KWAME HOLMAN: The Pentagon's top leaders agree the Army is busy, but say that doesn't mean its size should be increased. Joint Chiefs of Staff Chairman Gen. Richard Myers.
GEN. RICHARD MYERS, Chairman, Joint Chiefs of Staff: One of the most expensive things you can do in the department of defense is hire somebody. Sixty percent of our budget is in the personnel line. So with health care, all that ... all those pieces, it's a very expensive solution, and it's not a solution that comes on line right away.
You can authorize it, even provide the money for it, but it takes you time to recruit, train, and so forth. So it's not an immediate solution to any of the issues that people want to raise right now.
KWAME HOLMAN: The Army estimates that each 10,000-soldier increase costs $1.2 billion a year. Defense Secretary Donald Rumsfeld says he's open to growing the Army, but last month he said he wasn't convinced of the need.
DONALD RUMSFELD: If at any moment there was an analysis that suggested one of the services was too small, obviously we would recommend an increase in it. We just don't have that kind of analysis at the present time.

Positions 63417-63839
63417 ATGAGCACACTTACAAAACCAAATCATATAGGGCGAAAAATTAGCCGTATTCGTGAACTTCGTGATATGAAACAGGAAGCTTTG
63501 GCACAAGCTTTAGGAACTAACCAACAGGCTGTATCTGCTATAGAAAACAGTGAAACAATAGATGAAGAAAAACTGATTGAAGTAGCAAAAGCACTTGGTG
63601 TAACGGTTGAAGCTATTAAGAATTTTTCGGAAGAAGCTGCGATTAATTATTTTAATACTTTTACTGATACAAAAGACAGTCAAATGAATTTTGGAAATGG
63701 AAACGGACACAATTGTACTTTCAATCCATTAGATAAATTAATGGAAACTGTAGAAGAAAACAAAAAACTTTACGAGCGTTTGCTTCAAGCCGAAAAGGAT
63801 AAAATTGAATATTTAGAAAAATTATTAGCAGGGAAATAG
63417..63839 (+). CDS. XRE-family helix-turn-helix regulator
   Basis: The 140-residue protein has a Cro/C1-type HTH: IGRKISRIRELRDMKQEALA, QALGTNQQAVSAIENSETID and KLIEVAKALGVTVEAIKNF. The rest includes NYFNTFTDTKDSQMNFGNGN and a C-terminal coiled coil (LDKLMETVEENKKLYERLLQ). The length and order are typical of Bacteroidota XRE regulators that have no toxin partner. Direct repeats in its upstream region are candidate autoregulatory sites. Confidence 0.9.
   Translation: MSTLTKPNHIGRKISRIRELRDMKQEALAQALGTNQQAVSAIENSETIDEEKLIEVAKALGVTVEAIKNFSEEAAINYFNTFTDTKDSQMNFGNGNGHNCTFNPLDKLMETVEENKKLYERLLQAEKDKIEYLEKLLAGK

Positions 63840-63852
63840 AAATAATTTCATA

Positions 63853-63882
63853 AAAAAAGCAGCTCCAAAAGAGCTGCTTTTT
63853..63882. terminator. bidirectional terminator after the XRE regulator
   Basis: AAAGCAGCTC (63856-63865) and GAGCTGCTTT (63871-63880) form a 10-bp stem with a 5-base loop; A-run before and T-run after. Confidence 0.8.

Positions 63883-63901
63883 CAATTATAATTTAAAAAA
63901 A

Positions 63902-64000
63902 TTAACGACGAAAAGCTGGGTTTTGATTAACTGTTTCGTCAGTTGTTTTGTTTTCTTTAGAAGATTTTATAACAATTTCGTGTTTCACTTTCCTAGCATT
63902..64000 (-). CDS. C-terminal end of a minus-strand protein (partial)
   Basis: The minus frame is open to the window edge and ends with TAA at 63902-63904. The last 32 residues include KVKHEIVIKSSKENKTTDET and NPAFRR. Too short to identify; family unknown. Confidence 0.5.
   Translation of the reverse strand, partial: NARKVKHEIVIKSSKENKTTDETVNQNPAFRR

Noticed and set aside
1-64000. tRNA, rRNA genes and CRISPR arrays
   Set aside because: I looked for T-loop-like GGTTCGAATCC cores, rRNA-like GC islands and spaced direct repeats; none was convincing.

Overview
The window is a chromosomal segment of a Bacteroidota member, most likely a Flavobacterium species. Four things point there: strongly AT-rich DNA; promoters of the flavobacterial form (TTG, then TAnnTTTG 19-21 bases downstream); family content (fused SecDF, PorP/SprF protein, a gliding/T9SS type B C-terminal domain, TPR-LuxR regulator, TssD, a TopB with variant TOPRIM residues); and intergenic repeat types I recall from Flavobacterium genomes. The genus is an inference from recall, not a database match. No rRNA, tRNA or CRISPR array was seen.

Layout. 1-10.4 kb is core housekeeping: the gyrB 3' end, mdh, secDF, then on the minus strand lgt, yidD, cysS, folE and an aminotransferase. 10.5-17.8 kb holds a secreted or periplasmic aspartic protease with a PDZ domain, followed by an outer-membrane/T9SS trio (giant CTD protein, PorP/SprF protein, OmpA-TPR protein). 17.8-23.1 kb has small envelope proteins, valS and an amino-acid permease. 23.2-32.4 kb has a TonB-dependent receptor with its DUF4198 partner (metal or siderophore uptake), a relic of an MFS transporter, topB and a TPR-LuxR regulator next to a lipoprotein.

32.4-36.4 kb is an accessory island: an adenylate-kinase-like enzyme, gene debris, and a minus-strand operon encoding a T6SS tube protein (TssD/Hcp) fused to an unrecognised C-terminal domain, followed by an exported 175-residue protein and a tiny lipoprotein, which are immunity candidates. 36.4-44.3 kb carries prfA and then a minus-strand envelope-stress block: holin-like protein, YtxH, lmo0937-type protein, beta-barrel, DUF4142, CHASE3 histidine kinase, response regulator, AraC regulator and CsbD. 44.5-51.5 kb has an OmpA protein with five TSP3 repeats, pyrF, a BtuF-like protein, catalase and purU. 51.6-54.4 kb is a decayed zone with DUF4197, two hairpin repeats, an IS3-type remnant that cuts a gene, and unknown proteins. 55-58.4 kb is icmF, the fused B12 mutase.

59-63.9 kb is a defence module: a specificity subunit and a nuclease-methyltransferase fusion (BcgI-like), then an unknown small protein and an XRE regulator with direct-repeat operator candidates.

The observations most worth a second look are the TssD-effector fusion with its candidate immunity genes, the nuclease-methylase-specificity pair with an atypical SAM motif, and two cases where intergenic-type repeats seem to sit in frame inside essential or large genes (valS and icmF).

KWAME HOLMAN: Retired Army Gen. Theodore Stroup has done his own analysis, and has a different conclusion.
LT. GEN. THEODORE STROUP, U.S. Army (Ret.): I believe -- and I have maintained for a number of years -- that the Army is too small to do its current missions.
KWAME HOLMAN: A former Army deputy chief of staff for personnel, Stroup now works for the nonprofit Association of the United States Army, an organization serving Army members and veterans.